December 26, 2010 in Sports

Huskies’ Polk gets toughness from mom

Scott M. Johnson Everett Herald
Associated Press photo

Chris Polk has rushed for more yards in his first two seasons than any other UW running back in school history.
(Full-size photo)

The first time that Marquis Persley realized his “little cousin” had become a man was in the fall of 2006.

Persley, then a senior at East Valley High School in Redlands, Calif., was playing in a game against Rialto Carter when his 190-pound cousin bowled over a much bigger lineman to score one of his four touchdowns on the afternoon.

“He didn’t really run through him; it was more over him,” Persley said earlier this month, the awe still in his voice more than four years later. “He didn’t break stride. And the kid (on defense) was pretty big. I don’t know if he’s playing college ball anywhere, but he’s on (the East Valley running back’s) highlight tape.”

Since that day, Persley has watched his cousin run over plenty of would-be tacklers through the years. Now a reserve defensive back on the University of Washington football team, Persley is no longer just Chris Polk’s cousin but also a huge fan.

“He’s just naturally talented and gifted,” said Persley, who is one year ahead of Polk in school and a cousin by marriage. “I’ve never seen anyone get full speed in three steps like he does; it’s crazy.”

While putting together the most productive first two seasons ever by a UW running back, Polk has become a man before our very eyes.

Forget NFL scouting dreamboat Jake Locker, tackling machine Mason Foster and big-play wideout Jermaine Kearse – on the Huskies’ run to the 2010 Holiday Bowl, there has been no bigger piece than Polk. More substance than style, the 214-pound sophomore has carried UW on his back for most of December.

“If I can I will put the team on my shoulders, whatever it takes to win,” Polk said earlier this month, shortly after running for a career-high 284 yards to lead the Huskies to an Apple Cup victory and their first bowl eligibility in eight years. “Three carries or 20, I’m going to do whatever it takes.”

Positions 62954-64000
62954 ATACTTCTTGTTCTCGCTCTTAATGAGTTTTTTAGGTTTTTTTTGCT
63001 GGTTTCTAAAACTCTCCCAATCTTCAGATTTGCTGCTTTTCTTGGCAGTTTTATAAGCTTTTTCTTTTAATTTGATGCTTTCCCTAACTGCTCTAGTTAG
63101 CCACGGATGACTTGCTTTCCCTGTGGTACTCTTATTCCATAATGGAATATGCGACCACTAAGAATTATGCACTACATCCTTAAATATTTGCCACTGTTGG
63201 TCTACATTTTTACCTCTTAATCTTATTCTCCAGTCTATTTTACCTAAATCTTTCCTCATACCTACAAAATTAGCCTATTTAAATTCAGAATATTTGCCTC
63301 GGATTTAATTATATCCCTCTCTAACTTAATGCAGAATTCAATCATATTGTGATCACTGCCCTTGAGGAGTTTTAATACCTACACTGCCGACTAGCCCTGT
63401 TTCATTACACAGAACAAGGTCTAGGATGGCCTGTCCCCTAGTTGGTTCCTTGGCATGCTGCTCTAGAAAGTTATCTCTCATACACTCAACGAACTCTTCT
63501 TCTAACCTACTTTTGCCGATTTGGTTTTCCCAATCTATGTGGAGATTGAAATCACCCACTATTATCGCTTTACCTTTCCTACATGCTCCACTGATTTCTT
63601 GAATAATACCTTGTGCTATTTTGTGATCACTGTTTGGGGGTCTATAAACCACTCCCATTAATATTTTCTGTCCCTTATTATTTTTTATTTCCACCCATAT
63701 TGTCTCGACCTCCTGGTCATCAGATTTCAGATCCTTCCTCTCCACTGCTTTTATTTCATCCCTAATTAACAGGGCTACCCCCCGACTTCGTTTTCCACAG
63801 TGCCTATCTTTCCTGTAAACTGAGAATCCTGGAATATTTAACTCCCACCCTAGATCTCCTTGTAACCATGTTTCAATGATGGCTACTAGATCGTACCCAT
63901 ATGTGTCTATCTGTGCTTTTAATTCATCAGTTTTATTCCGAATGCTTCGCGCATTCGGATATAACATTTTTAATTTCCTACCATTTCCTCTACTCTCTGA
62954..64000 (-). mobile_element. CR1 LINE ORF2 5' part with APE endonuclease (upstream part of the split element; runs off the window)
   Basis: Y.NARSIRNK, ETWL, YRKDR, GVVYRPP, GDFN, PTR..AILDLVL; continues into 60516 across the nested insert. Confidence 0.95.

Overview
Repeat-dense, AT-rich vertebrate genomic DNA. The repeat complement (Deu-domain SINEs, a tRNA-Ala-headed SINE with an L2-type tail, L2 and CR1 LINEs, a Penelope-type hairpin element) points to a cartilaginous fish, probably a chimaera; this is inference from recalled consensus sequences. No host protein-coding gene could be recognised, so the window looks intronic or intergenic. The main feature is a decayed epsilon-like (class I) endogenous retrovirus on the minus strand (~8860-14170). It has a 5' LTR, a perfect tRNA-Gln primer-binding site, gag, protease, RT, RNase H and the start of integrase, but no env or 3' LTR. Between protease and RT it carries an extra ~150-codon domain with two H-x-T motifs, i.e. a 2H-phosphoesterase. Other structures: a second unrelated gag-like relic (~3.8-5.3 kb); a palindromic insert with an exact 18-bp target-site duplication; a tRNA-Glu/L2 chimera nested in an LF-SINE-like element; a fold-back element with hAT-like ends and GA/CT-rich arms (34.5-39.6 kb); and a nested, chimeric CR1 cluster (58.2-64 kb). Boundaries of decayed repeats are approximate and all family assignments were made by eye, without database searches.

He’s known more for his toughness than his breakaway speed, and yet Polk simply shrugs when asked about the source of that inner strength.

His older cousin didn’t have to think twice.

“Actually, to be honest, it’s his mom,” Persley said when asked about Polk’s tough running style. “If you ever get to know his mom, she’s tough. She’s a tough lady, no doubt.”

How tough?

Edrena Polk used to prepare her sons for the violence of football by taking Chris and his older brother, Lawrence, into the yard, throwing on some pads and daring them to get by her.

“She would wear her gear and get up and tackle us, actually gear up until I ran her over,” Chris Polk said earlier this month. “I ran her over. She was OK. I think I was 10 (years old). I got her one good time, and she just gave up, like ‘yeah, you are ready’.”

Edrena Polk said she still remembers the incident like it was yesterday.

“He laid me down,” the former track star and softball player said. “I couldn’t breathe for a minute.”

Edrena Polk said there was a method to her madness.

“He was a softie,” she said earlier this week of the Huskies’ sophomore tailback. “I wanted him to be the best at what he likes. He didn’t have a father when he was growing up, and I was mom and dad. It is what a dad would do.”

While a lot of Polk’s background has a Bunyanesque quality, his arrival at UW was less than legendary. After reversing on a verbal commitment to USC so that he could get a better chance to play right away, Polk enrolled at UW in the spring and was only a bit player on the 0-12 team of 2008. He carried the ball just 20 times, for an unimpressive 33 yards, before going down with a season-ending shoulder injury and getting a redshirt to maintain four more years of eligibility.

The new staff led by head coach Steve Sarkisian brought no promises in terms of Polk’s role with the team.

“He was still at a point in his career where he was coming back from a shoulder injury, so he was out of the football world a little bit,” said running backs coach Joel Thomas. “When you get injured, unless you’ve been through it, it’s really difficult. I think he was looking for guidance, so to speak.”

Polk came into this season with a more mature approach to the game. He was having another decent season on the field before closing with 508 rushing yards and four touchdowns during the three-game winning streak that secured bowl eligibility down the stretch.

Polk finished the year with 1,238 rushing yards, giving him more rushing yards (2,351) in his first two seasons than any runner in UW history.

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